Growing up, we took many long road trips from Wisconsin to places like Florida, Louisiana, Colorado, and North Dakota (to name a few).
As I look back on those road trips, and the ones I’ve taken since, as an adult, the one thing that stands out is the view from the car.
There’s really no other way to see America than to drive around and look. Sometimes, you see fascinating buildings, landscapes, houses, people, or just other cars that you’ve never seen before.
And the calm that accompanies these views allows us to practice the art of introspection. There’s nothing like just stopping to consider. It’s a great time to assess the world around you. The one going around despite you, and the one you’re actively helping to create.
But as I drive around with my kids and their friends, I realize that’s gone. I’ve been on several road trips in the past few years – either with me driving, or on a bus – and I’m amazed how much of the potential sights to see were missed as the kids looked at their phones.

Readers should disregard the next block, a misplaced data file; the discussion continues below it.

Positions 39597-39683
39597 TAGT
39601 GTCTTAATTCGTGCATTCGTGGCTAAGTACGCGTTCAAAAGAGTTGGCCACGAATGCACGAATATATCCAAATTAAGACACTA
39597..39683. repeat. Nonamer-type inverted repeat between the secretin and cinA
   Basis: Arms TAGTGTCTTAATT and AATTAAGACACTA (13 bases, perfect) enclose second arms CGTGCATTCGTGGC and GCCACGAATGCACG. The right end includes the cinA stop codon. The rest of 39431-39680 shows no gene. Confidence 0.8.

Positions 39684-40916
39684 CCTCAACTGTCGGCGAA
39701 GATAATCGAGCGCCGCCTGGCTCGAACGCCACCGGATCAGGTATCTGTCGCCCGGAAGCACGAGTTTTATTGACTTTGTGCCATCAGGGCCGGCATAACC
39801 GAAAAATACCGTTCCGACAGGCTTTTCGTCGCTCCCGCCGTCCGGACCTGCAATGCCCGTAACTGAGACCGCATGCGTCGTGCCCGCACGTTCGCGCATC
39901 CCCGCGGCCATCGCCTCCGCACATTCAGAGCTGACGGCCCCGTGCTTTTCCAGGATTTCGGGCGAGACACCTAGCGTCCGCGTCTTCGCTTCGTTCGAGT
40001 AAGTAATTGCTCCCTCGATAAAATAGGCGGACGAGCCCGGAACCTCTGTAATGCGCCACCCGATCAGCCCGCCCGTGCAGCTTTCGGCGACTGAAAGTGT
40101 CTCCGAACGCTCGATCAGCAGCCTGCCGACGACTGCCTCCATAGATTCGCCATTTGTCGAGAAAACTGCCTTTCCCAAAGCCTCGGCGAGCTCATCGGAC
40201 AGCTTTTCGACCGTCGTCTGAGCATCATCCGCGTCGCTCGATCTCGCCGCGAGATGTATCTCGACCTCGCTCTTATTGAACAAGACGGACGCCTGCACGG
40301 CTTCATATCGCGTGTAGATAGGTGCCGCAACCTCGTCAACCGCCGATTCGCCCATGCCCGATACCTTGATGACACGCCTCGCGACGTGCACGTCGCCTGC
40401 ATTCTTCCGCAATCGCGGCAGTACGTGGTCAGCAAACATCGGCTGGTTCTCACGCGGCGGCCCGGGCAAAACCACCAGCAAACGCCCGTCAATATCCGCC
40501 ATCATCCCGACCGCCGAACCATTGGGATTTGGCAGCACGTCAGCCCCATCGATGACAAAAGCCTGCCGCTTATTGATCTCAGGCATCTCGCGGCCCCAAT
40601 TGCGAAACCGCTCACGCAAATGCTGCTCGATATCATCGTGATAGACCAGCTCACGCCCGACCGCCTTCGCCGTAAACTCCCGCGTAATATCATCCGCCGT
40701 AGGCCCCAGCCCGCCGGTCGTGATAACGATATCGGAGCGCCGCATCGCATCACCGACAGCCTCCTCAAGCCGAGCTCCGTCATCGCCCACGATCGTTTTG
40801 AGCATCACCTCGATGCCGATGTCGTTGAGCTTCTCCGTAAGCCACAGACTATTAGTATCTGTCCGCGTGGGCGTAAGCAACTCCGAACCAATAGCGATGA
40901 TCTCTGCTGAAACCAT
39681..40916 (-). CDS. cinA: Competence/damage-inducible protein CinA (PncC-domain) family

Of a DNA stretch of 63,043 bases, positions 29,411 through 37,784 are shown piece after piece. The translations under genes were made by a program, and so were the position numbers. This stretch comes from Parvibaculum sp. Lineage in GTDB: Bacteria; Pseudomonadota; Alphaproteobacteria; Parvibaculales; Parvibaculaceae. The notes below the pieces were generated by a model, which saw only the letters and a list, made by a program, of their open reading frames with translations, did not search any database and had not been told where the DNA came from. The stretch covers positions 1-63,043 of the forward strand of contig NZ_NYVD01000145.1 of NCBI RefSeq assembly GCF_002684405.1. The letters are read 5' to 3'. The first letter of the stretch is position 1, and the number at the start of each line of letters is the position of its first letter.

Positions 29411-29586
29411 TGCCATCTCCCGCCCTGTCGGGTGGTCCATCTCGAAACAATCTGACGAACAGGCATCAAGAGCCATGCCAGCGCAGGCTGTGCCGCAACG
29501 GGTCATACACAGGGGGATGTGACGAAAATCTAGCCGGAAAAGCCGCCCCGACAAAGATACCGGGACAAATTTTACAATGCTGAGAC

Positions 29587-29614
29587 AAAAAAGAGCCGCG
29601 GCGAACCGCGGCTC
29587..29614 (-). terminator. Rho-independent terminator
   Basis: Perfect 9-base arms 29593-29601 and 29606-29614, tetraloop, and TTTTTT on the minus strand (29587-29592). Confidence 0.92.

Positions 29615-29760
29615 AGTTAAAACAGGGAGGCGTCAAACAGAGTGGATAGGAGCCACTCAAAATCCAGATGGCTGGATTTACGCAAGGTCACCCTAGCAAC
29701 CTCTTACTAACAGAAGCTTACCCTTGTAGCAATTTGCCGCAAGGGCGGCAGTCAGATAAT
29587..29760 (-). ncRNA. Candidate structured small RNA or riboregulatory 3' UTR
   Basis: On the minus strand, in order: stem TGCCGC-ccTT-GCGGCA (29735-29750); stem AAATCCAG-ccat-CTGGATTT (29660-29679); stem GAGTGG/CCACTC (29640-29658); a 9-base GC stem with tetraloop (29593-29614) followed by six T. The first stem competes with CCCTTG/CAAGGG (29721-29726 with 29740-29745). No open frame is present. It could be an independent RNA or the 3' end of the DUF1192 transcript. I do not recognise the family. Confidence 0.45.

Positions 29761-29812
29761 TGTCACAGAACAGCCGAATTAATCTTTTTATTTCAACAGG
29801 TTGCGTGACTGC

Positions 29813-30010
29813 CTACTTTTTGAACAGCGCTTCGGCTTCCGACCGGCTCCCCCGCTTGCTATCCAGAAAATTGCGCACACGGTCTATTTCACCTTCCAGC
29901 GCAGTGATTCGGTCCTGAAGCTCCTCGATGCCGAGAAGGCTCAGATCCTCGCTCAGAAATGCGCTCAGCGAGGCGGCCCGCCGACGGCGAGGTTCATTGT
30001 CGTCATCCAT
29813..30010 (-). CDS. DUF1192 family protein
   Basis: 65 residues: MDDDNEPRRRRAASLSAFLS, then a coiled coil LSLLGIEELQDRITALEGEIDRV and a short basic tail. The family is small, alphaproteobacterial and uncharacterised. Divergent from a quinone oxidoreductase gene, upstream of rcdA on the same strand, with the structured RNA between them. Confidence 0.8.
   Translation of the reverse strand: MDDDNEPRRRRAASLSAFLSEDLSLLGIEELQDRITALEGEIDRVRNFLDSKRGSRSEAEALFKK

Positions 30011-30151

To be sure, we played board games and some handheld video games in the back of our van as we were careening down the highway. But even when playing games with your brothers and sisters, you often took time to look out the window, if not discuss things we saw as we were driving.
Now, kids are so totally immersed in their phone that they have no concept of all that they’re passing. The enormity of the country, as we drive through it, is lost as they watch and rewatch instagram clips from hundreds of others who’s work prevents kids from having experiences of their own.
The solution is as simple as instituting a phone ban in the car as you travel. But the kids who endure the ban will never see the immediate results of it, because looking out the windows during those road trips are memories and experiences one often doesn’t appreciate until months or years later.